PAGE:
Indian woman thinking saving money

Women from Indian Sub-Continent missing out on a well-funded retirement

By Dr. Harjit Sekhon

Much has been made of the pension reforms that have happened in last decade, with Automatic Enrolment into a workplace Defined Contribution schemes generally being a force for good. Since its introduction, Automatic Enrolment has seen 10 million people, who were previously not part of one, come into a pension scheme. In contrast, in 2012 just over a half of all workers were in a workplace pension – and this was largely confined to the public sector.  Research by various bodies reveals that one of the most welcome features of the reforms is that now, proportionately, as many women as men are savings into a pension scheme.

More women participating in a pension scheme is good news. But, for a number of reasons women in their late 50s have been left behind as they tend to have on average around half the pension savings of men. While women overall tend to have less pension savings than men, one group of women that lags even further behind when it comes to savings is BAME women. One of the criticisms is that when reference is made to BAMEs it is done in a manner which implies that BAMEs are a homogenous group – nothing could be further from this as BAMEs represent distinct sub-groups. BAME is a simple convenient catch all term, but when we disentangle BAME women more precisely as a sub-group, women from the Indian Sub-Continent particularly those from India, Pakistan and Bangladesh lag even further behind.

While the change in savings behaviour, as a consequence of Automatic Enrolment into a workplace pension has reduced part of the gap, the changes in themselves may not go far enough toward ensuring that women from the Indian Sub-Continent have a well-funded later-life retirement. It is important that this group, and society per se, has a well-funded retirement as it will reduce the burden on the state by way of fewer individuals having to resort to means tested benefits.

Over the years, some of the reasons used to explain why women from the Indian Sub-Continent have tended to save less into a pension have included causes such as economic activity or job segregation which at the time may have been sincere explanations. While this does indeed provide a degree of explanation, little is known of the other causes that are at play when it comes to savings behaviour.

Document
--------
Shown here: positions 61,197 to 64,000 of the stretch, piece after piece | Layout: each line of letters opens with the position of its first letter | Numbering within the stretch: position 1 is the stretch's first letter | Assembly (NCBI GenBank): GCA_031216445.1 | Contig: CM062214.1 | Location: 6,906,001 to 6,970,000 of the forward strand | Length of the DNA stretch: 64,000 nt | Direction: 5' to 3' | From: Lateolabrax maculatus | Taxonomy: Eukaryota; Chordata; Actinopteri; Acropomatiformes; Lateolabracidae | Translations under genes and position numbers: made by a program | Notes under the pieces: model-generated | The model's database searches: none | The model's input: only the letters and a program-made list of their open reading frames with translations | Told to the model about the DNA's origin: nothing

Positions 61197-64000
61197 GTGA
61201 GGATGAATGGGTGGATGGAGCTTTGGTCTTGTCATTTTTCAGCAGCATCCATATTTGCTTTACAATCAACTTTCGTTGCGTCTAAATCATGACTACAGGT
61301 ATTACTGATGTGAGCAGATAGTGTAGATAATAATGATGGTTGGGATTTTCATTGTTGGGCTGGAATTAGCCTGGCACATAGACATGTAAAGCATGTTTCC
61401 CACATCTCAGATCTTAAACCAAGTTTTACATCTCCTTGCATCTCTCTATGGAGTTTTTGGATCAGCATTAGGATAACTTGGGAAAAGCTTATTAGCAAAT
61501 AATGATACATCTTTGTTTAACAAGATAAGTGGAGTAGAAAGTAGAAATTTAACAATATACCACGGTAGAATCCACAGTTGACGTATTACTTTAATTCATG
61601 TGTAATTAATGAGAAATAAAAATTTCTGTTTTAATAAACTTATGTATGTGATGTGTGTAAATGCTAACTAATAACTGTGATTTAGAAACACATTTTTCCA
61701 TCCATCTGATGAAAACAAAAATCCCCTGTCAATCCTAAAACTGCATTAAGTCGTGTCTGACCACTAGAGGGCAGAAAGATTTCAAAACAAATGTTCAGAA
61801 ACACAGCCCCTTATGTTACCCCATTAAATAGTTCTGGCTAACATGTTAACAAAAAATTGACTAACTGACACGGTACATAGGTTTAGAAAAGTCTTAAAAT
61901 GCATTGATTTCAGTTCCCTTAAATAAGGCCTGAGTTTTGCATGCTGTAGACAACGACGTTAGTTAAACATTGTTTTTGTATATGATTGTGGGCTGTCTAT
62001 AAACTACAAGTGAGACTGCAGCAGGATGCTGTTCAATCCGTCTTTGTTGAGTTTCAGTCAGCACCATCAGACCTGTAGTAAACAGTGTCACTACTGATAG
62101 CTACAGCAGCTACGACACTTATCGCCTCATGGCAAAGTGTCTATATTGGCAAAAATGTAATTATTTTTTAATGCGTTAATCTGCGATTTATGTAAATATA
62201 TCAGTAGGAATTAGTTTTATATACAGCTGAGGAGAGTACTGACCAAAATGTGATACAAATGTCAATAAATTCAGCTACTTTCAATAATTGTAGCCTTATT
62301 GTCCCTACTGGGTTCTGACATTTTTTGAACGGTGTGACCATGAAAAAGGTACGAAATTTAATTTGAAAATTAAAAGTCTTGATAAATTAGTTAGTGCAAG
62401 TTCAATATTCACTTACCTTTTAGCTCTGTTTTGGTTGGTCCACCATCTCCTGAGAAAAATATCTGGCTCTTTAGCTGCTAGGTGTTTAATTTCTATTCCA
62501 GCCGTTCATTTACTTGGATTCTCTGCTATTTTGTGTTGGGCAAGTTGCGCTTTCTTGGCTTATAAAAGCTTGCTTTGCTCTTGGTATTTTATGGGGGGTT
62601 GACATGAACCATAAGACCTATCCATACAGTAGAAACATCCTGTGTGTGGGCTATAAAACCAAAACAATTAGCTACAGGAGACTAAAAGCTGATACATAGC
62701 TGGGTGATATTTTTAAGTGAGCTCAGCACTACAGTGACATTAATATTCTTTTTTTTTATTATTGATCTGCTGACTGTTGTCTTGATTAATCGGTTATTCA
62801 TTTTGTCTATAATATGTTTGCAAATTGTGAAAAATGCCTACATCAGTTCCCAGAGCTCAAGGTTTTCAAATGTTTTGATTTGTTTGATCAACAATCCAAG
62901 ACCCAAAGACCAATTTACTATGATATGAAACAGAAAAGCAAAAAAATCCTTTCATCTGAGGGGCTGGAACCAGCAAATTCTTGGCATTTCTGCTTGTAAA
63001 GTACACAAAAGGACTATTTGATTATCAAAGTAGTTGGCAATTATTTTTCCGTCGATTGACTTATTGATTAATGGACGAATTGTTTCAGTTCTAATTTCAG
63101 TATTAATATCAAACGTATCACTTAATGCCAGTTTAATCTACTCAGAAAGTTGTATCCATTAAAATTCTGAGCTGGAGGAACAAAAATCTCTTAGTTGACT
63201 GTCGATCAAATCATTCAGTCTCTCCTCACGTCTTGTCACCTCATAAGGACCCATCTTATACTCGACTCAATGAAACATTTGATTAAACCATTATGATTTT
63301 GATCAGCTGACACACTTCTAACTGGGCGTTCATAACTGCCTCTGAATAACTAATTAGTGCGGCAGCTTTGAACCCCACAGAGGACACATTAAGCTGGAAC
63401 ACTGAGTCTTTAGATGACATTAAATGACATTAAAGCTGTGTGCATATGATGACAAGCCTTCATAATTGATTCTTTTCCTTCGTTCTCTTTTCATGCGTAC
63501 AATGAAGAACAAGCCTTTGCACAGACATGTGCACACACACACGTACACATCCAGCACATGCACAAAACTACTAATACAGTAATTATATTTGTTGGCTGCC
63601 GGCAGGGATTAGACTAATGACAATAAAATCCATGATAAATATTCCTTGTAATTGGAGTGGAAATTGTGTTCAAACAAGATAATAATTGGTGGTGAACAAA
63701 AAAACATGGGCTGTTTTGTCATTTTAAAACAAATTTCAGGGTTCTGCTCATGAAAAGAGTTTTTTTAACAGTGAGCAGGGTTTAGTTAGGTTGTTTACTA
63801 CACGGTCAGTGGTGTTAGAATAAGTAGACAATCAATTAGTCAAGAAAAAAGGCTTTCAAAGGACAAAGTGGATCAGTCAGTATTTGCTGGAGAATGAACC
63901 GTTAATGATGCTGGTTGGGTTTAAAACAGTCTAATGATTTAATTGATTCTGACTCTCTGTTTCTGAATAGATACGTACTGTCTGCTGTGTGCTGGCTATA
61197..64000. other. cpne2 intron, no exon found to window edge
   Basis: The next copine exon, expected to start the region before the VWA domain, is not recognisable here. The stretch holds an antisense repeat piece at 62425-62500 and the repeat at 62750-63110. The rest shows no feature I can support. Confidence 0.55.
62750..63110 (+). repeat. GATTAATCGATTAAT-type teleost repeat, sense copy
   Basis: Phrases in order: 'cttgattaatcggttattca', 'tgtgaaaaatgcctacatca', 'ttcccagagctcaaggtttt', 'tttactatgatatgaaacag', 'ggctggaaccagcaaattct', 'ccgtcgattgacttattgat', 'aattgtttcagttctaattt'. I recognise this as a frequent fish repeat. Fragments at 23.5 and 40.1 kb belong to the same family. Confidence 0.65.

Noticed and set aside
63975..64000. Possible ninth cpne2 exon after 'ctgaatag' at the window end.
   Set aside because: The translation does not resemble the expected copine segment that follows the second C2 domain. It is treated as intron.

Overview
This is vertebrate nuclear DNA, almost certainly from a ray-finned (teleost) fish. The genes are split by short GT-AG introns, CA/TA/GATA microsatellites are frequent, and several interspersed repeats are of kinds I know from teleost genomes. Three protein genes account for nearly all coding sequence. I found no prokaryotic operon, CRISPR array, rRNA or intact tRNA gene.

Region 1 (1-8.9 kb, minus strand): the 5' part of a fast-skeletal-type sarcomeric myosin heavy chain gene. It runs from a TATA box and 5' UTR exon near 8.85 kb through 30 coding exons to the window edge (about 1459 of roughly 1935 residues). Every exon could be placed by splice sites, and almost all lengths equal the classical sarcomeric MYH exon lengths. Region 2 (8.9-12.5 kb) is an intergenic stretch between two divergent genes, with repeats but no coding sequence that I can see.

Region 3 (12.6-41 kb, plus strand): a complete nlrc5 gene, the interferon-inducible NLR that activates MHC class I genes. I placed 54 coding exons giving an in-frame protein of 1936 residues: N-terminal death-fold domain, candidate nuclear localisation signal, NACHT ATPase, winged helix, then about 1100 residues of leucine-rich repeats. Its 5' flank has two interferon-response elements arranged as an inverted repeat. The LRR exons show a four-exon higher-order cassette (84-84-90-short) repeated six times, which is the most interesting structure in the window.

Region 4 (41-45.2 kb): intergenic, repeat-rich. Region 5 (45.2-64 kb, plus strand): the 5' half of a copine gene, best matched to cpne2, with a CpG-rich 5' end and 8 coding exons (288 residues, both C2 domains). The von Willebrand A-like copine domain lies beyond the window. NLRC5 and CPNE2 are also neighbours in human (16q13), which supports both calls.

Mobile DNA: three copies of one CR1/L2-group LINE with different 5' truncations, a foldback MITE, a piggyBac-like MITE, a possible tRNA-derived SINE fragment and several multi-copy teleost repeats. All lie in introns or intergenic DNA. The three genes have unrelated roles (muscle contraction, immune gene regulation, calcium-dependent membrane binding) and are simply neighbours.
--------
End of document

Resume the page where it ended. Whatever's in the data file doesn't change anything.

We now have a generation of women from the Indian Sub-Continent who do not neatly fit the previously held stereotypical norms for first generation migrants, and for whom those old historical explanations about how they behave and their economic activity no longer appear to hold true.

So that today’s working women are in a position to have a well-funded retirement, or at least one that is comparable with other women. What is needed now is a more sophisticated understanding of how the behaviours of women from the Indian Sub-Continent are shaped throughout their life-course when it comes to pensions decision-making.  Why is this important? At the moment, amongst policy-makers and pension providers, there seems to be a vacuum of knowledge as to how women from the Indian Sub-Continent make their decisions. This vacuum of knowledge means we are not in a position to fully answer questions such as does wider community structure, shape the way that women from the Indian Sub-Continent think about pensions and so influence the way they think about for their future? Do they think that their children will take care of their retirement income needs in the future – if so how do they feel about that? Do they make other saving provisions, such as gold or other investments instead of a pension? If they do, what influenced those decisions, who took part in the decision making? Were these decisions made because of a lack of awareness of how pensions work or are pensions thought of as alien Western concepts?

Yet, while it is possible for us to articulate how much women from the Indian Sub-Continent save into a pension, how they save into a pension and how much they accumulate, we still know so little about how they make their decisions. Unless our understanding extends beyond the basic level of how much they save, so that we have a better insight into the reasons why they adopt the behaviours that they do, in years to come policy-makers and pension providers may well stand accused of failing to properly understand this group of women and to have failed them.



Tomas Allum